Quote Originally Posted by mobtown_4x5
Yup- these negs sure have "tamed contrast" alright, I'd say they pretty much have the shit tamed out of them all-around! I guess the author of that article must have been on to something, Ed!
Found it!!

The article was featured on the cover of the March 1989 "Darkroom Photography" (Later- "Camera and Darkroom); "How to Handle High Ratio Shooting" a.ka. ""Taming Contrast" in the table of contents - p.40, by Roy Flamm.

The introduction, in part:

"My firmly held conviction is that a photographer should not make changes in the lighting designed for the interior spaces of a building by bringing in lights. If the intention of a photographer is to be objective in architectural work, it becomes paramount that no concepts are introduced other than those of the designer. Good architectural photography is mostly good documentary photography."

He talks about contrast ratios of 2,000 to 4,000 to 1, as measured with a S.E.I spot meter (log 3.30 to 3.60).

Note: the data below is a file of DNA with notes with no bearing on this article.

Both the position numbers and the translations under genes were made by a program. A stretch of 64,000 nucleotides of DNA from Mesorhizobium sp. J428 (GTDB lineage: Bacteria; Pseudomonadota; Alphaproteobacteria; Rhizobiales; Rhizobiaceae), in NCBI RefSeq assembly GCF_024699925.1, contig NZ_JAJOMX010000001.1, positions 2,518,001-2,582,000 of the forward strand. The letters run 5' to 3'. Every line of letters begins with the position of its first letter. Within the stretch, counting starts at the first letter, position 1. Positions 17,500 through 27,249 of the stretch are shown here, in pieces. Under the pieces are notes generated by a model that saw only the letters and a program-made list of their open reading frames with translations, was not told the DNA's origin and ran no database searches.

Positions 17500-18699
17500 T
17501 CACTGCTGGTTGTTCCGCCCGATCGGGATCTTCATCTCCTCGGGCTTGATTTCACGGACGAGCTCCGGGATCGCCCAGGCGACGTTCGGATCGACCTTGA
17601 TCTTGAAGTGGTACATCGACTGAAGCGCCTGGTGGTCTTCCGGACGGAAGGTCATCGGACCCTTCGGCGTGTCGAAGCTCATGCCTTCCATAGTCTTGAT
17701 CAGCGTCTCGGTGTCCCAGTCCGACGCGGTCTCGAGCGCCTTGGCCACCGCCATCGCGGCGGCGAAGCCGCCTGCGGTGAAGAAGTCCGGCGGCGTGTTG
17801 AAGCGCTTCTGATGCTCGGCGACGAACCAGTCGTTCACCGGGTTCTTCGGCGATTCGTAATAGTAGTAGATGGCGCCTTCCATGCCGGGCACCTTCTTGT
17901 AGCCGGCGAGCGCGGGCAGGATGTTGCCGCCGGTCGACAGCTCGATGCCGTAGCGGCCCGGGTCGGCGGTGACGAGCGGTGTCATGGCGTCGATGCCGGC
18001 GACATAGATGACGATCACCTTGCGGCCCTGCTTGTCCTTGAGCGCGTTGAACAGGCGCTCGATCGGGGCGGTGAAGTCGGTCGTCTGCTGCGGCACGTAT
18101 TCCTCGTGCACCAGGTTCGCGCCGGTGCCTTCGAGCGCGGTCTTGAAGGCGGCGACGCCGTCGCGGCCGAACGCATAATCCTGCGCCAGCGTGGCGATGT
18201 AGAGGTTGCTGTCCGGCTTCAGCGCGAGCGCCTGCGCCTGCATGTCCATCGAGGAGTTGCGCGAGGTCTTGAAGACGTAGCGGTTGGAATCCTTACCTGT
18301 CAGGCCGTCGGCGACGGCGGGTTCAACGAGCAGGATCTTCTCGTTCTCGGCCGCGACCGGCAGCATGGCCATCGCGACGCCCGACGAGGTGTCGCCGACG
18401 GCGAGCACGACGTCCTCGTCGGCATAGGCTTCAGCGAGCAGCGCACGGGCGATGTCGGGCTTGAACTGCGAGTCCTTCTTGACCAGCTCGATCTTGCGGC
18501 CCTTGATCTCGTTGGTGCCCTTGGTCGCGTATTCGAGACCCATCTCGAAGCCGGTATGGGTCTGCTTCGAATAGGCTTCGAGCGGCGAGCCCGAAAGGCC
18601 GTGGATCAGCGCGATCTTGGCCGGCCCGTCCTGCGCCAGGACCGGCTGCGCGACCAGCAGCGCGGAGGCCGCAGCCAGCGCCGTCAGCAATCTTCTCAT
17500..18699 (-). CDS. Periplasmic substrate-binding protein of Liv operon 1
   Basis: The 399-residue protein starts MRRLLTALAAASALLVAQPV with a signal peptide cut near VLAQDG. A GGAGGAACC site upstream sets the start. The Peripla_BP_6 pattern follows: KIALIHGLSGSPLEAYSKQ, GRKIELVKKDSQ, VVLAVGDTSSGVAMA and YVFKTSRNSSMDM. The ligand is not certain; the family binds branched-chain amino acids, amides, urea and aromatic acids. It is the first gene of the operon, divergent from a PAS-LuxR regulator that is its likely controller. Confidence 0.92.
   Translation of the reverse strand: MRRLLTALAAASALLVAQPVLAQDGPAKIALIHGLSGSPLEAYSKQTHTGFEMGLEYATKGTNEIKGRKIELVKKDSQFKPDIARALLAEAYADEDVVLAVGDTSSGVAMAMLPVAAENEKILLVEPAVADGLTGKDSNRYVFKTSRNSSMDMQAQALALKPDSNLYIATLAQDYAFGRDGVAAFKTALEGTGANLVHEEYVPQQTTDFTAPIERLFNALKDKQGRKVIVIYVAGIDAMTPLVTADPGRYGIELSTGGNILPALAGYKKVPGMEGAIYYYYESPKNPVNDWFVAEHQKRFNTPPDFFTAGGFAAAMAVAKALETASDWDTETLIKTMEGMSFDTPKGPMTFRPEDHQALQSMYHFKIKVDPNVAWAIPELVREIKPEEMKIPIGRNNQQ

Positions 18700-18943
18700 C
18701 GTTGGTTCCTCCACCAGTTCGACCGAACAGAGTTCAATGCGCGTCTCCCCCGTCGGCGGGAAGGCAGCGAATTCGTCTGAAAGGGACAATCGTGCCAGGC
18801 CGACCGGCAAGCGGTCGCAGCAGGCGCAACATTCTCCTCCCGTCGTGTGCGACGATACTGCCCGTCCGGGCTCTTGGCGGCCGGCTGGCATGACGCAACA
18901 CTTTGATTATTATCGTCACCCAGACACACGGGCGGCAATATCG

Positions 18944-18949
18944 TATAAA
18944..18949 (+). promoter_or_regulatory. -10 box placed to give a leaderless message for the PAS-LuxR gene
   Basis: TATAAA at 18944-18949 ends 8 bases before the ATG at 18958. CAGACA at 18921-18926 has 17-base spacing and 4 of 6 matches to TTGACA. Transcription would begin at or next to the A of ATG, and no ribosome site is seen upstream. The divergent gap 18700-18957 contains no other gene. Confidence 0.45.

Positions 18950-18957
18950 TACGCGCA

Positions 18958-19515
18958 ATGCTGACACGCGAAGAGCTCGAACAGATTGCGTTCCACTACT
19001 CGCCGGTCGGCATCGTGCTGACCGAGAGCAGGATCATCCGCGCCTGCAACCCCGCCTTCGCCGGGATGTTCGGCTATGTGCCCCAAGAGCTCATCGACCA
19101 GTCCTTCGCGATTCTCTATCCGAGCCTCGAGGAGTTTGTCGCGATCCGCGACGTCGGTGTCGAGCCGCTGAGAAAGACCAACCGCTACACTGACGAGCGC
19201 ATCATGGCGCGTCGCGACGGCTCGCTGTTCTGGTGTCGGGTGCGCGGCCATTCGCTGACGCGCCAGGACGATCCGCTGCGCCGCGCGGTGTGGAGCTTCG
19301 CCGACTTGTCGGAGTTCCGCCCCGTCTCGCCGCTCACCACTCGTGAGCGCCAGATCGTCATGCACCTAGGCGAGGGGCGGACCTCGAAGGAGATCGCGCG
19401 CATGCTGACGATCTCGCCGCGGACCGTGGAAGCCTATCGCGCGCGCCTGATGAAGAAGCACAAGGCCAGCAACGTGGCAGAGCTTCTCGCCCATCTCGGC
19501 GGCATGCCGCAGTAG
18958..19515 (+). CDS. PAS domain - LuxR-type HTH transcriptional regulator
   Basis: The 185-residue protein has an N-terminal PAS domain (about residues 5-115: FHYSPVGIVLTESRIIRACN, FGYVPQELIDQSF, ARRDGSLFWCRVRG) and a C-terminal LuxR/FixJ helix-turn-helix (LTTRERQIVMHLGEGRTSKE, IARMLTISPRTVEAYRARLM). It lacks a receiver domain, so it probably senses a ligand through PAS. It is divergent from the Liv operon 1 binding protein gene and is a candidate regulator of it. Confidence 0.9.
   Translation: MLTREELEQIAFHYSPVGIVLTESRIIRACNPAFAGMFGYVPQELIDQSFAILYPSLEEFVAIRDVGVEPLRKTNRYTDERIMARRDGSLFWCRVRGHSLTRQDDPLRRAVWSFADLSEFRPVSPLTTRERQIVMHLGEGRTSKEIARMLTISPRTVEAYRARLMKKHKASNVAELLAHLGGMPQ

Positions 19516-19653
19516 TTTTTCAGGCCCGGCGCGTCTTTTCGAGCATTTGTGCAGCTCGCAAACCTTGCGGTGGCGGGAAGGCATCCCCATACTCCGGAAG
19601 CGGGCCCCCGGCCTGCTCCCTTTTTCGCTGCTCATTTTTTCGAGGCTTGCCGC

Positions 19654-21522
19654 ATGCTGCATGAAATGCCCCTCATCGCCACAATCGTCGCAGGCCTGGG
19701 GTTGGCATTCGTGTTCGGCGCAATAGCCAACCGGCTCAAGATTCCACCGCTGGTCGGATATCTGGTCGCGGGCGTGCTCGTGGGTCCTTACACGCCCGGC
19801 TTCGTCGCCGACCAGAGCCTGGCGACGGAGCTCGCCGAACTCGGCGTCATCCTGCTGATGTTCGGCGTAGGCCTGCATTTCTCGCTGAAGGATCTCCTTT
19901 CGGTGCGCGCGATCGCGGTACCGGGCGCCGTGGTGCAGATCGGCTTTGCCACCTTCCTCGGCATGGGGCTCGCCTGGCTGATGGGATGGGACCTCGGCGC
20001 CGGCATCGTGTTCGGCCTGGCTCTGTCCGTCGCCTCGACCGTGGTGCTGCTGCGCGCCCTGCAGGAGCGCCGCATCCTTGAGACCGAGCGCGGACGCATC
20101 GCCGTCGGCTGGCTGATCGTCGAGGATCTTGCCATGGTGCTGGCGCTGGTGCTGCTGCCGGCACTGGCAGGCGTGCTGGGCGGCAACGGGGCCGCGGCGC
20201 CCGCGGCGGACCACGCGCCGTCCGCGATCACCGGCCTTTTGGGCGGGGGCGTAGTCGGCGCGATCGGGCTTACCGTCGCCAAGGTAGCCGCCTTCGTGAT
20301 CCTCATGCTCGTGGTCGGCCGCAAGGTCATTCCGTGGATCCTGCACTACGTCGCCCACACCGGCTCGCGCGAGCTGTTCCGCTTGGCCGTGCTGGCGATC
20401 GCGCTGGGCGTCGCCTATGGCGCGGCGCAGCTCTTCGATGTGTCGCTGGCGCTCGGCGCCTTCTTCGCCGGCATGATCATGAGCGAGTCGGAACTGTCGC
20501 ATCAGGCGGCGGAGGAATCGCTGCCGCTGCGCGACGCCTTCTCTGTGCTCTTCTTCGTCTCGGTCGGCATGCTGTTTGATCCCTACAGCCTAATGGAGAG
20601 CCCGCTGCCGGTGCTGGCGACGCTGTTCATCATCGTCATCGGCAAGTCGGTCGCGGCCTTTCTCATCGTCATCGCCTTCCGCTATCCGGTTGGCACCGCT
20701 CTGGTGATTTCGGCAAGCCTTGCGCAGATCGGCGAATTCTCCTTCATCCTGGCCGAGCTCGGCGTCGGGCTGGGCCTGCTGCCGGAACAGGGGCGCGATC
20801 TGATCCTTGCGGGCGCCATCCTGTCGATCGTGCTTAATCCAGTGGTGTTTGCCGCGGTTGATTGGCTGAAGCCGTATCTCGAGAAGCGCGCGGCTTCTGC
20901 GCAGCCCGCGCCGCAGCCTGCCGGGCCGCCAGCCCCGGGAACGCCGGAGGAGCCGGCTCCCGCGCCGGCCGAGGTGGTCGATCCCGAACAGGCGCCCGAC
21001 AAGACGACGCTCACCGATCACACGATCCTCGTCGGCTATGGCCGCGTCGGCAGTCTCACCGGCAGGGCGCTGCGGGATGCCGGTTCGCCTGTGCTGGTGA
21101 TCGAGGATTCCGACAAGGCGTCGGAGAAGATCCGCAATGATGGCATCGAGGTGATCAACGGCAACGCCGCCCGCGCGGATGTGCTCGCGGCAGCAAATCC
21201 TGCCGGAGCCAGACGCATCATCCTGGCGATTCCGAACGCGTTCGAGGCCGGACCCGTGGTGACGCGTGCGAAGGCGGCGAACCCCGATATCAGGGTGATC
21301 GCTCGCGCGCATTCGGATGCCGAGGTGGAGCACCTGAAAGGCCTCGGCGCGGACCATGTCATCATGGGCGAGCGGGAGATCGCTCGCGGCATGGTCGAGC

Essentially he exposes Plus-X Pan sheet film (ISO 125) "at EIs of 12 and 25, and rarely, as low as 6". Development is listed as:

"All times given are for 68 degrees F. Developer dilution is 4 parts water to 1 part working solution.

High Contrast: EI 25 in FX-4 @ for 8-12 minutes
Very High Contrast: E.I 12 in FX-4 for 7-9 minutes

EI 25 in FX-18 for 9 minutes
EI 12 in FX-18 for 9 minutes

EI 25 in ID-68 for 10-12 minutes
EI 12 in ID-68 for 9 minutes."

He specifically lists Phenidone-Hydroquinone developers.

Hmmm: "There has been too much attention in photographic literature about retaining detail of shadows and highlights in the negative, and it is often ignored that this usually results in negatives with density scales so high as to makes them unprintable or printable only with great difficulty. It doesn't matter what density scale your negative has if it can't translate into a quality print."

Damn, but I miss that magazine.